The mind is equally a tool that gives us the opportunity to understand that the bad things that happen to us are simply part of it and will not last, as well as one that protects us from forgetting that even if we are doing well, we can get a damper at any time. Unexpected twists and turns, in undesirable directions, in all their facets.
The mind is therefore another level of experience that allows us to distance ourselves from things. In this way, we allow ourselves a certain neutrality, but in all cases a certain attenuation of the experience.
But, and here's the problem, the mind can also be overused, preventing us from living fully in the moment and enjoying our happiness.
This shortcoming is known in almost all schools of thought and is therefore a relevant topic. However, the conclusions drawn are different, although they are generally similar.
Let's take Buddhism and Stoicism as an example.
Buddhism views the mind as a powerful instrument that can be the source of both suffering and happiness. From a Buddhist perspective, suffering arises from attachment to things, people or concepts and the inability to accept the impermanence of everything that exists. The mind plays a central role in this process, as it has a tendency to cling to pleasant experiences and avoid unpleasant ones. But the fear of bad things is also an issue.
Stoicism, on the other hand, sees the mind as the central tool for distinguishing between what is within our power and what is beyond our control. The Stoics emphasize that happiness and suffering do not depend on external events, but on the way we interpret and react to them. Through the exercise of reason and the application of the four cardinal virtues - wisdom, justice, courage and temperance - Stoics strive to train their perception to respond to events in a way that is conducive to their inner peace and virtue. They accept suffering as part of life and see it as an opportunity for personal development and the practice of virtue.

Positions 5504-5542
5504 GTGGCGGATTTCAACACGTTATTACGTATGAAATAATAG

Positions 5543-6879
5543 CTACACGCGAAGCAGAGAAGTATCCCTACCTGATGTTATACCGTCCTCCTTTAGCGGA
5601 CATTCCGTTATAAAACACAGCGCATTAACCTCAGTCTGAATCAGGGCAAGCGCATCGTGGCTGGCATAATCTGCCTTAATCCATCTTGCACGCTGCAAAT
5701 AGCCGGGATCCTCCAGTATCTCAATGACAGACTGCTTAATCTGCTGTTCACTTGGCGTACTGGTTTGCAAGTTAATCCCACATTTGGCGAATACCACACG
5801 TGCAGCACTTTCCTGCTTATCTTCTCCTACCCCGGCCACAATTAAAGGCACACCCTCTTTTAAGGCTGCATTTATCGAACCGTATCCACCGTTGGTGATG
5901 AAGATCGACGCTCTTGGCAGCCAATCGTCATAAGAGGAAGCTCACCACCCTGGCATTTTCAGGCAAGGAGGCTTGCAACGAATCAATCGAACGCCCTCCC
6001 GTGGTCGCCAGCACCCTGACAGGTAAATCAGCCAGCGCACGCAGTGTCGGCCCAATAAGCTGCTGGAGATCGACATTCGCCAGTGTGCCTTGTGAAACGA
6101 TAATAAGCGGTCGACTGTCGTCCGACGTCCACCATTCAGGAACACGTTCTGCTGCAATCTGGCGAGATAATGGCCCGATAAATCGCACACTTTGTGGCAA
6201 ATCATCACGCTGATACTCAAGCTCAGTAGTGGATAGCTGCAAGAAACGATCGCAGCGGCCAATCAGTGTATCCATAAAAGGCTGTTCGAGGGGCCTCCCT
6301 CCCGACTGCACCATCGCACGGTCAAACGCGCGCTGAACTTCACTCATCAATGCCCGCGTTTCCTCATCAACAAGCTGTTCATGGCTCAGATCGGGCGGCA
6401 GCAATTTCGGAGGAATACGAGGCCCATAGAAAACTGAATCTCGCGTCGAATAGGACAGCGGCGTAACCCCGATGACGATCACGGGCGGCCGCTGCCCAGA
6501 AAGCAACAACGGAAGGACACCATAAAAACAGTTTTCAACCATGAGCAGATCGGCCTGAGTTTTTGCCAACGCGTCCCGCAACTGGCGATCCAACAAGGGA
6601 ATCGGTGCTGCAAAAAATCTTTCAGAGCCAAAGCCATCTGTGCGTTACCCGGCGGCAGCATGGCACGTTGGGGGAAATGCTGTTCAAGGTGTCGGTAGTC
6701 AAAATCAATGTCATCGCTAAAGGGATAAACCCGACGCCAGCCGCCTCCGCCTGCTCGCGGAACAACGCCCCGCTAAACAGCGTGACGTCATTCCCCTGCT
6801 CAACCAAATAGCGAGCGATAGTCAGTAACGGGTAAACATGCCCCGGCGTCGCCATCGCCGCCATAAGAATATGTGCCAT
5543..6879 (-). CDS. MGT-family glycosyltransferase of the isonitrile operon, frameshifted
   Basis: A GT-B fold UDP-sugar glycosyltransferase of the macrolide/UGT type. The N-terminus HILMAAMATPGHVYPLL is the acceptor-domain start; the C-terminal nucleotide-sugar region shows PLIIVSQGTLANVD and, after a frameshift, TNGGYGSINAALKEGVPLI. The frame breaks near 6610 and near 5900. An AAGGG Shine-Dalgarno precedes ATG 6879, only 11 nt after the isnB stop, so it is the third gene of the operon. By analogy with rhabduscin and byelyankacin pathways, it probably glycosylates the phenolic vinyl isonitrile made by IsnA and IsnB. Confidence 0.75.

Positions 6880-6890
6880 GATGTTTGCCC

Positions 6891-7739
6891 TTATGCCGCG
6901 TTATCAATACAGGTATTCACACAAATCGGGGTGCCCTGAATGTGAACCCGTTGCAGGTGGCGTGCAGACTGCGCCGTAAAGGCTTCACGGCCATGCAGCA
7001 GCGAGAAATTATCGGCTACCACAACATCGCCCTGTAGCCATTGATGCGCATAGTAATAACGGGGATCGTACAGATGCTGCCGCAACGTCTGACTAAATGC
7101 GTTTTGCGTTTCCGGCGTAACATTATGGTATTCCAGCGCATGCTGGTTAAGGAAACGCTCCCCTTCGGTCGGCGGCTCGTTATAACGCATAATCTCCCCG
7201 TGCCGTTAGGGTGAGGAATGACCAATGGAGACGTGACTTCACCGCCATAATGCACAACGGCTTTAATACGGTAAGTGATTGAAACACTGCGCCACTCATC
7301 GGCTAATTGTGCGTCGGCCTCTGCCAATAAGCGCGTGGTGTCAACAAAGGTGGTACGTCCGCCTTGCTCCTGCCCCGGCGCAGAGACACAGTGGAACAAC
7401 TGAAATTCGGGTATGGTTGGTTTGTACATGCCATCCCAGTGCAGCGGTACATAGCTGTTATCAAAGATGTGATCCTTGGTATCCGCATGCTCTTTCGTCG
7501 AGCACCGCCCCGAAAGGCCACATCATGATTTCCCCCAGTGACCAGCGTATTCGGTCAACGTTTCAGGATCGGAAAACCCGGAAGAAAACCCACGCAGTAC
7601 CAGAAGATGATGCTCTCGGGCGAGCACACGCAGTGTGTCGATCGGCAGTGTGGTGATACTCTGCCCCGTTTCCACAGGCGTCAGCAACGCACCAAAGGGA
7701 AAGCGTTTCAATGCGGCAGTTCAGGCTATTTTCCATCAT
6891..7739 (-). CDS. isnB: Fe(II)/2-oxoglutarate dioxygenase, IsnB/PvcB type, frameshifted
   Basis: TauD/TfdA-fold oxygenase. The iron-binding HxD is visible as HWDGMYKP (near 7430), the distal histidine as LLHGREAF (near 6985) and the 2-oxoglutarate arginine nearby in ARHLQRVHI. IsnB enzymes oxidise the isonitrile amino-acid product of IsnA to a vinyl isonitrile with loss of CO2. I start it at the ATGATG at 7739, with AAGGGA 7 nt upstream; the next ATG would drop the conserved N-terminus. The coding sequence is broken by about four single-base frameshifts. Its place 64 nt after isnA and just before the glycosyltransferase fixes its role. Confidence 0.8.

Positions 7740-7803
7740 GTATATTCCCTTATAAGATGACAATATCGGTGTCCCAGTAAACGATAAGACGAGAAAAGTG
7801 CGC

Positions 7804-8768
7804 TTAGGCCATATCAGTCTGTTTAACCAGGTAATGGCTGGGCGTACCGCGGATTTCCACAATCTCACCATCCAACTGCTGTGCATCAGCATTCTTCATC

So in both schools of thought, the mind is seen as a key tool, not only to alleviate suffering, but also to achieve deeper happiness and contentment. The challenge is to cultivate and use the mind in such a way that it serves us without being dominated by it.
So how do we manage to use our minds in such a way that they are useful to us?
Here, too, there is a corresponding approach in almost every school of thought, as we can see from our two examples:
Buddhism suggests adopting an observer's perspective of our own thoughts and feelings through regular meditation and mindfulness practice. By learning to be present in the present moment and recognizing our automatic reactions to events, we can begin to make more conscious choices that lead to genuine happiness. Zen Buddhism in particular has many mindfulness practices and meditation which are probably the most essential pillar of these Far Eastern philosophies. Find out more in this article (and whether Zen Buddhism is at all suitable for us in the West).
Stoicism recommends developing a mental attitude through philosophical reflection and daily practice that allows us to deal more calmly with the uncertainties of life. This includes the practice of self-reflection, keeping a diary of our progress in virtue and making a conscious effort to control our reactions to external events.
While Buddhism takes the approach of distancing oneself from the mind - just as the mind is originally used to gain distance from experience - Stoicism takes a different approach. It tries to train the mind instead of calming it down or creating distance from it.
In both cases, the key to using our mind usefully is to consciously work on ourselves - whether through meditation, mindfulness, philosophical reflection or the practice of virtue. Through these practices, we can train our minds to help us experience life more fully in all its facets without being overwhelmed by the ups and downs.
If you want to read more about how to stop the mind from thinking too negatively or suppressing joy, you can find an article here (which refers to Heinz Erhardt).